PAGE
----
A British Royal Air Force (RAF) wing commander will become the first non-US citizen to fly the presidential jet Air Force One, the UK's Sunday Express has reported.
The un-named officer, who has served in the US for several years, has been placed on the reserve list to fly one of the two specially-converted jumbo jets used as dedicated VIP transports for the US president and his entourage.
"The wing commander chosen served a number of years in the US and is well acquainted with how the US Air Force operates," a source told the UK's Sunday Express.
The famous 'Air force One' is not a single aircraft but a radio call sign for any US Air Force plane carrying the US president - usually one of a pair permanently at his disposal. The current fleet is made up of two Boeing VC-25s - B747-200 airliners converted to an executive jet-style cabin layout but with a number of security features, a high-tech communications suite.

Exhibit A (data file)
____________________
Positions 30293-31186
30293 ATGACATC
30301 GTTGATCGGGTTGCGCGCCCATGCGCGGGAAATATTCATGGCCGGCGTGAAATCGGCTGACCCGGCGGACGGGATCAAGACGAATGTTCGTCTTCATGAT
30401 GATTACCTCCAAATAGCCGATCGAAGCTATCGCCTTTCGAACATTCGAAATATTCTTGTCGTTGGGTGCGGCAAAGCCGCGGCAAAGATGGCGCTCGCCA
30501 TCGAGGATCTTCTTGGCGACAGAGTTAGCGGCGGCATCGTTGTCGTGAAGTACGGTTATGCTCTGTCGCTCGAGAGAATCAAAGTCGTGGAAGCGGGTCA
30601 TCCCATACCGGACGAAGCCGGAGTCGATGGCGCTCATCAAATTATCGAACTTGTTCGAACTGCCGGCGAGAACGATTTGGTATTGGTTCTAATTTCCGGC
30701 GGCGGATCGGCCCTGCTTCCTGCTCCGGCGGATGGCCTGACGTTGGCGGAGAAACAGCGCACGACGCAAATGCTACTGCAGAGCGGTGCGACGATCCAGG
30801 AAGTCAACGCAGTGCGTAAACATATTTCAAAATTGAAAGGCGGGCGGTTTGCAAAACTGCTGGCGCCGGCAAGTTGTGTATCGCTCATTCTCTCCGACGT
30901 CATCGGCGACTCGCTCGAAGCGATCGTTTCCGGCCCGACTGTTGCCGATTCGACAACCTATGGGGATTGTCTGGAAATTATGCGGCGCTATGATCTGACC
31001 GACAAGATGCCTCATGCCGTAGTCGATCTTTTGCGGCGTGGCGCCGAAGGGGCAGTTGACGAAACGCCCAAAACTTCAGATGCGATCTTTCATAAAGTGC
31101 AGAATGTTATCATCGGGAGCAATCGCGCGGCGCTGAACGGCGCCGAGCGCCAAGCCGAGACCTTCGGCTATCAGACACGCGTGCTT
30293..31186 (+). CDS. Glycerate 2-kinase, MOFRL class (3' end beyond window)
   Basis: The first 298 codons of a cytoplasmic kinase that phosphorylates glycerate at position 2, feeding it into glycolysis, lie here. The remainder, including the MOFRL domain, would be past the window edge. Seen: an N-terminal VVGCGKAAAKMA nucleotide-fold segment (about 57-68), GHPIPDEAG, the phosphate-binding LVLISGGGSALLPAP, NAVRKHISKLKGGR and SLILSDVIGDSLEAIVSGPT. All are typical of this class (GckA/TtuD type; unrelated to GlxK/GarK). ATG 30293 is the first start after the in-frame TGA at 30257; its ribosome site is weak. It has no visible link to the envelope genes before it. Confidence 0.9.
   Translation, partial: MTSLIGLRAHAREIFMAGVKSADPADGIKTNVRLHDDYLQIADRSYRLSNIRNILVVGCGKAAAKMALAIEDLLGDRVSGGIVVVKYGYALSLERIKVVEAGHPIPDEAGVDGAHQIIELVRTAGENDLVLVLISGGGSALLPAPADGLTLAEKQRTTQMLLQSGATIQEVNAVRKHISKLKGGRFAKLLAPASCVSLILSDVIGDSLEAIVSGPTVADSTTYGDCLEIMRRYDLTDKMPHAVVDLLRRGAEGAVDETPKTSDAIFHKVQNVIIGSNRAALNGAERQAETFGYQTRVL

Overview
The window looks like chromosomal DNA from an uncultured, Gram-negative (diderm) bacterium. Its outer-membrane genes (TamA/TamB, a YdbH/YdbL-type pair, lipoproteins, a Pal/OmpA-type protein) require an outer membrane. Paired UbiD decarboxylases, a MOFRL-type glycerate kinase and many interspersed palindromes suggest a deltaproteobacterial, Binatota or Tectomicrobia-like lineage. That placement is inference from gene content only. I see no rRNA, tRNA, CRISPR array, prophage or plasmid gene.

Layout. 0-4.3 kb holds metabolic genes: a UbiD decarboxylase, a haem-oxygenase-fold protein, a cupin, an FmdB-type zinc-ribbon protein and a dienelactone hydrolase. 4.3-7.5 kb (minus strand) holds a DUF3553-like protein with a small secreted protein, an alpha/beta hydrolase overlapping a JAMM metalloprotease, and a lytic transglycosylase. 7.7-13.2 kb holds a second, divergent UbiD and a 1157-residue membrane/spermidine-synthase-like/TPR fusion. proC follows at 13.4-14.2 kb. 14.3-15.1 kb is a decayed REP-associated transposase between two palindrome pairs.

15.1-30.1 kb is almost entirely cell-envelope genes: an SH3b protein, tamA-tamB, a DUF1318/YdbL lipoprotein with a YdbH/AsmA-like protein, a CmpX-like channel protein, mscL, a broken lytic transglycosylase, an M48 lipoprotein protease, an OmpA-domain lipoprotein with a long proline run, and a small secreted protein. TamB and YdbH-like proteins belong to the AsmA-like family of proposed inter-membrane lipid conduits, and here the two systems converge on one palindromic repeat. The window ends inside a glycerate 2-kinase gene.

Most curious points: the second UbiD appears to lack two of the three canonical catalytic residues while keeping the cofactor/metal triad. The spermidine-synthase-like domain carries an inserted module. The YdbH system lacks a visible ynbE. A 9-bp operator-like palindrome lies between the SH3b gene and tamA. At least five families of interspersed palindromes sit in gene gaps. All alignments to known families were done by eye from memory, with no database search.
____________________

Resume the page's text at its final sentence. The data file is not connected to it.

The USAF has decide the two current jets, which went into into service in 1990, are no longer cost-effective to keep in service. They are set to be replaced by a pair of new Boeing 747-8s. Current President Donald Trump criticised the purchase as too expensive, then beat Boeing down to $3.9 billion for the two jets. the 100,000-page user manuals for the new jets reportedly cost $84 million each.
RAF pilots on exchanges with the USAF have previously flown a number of combat jets, including the B1 Lancer swing-wing bomber and B2 Spirit stealth bomber. The B2 has a whopping a price tag of $2 billion per aircraft and is capable of capable of carrying 16 B83thermonuclear free-fall bombs, each with a yield of 1.2 megatons.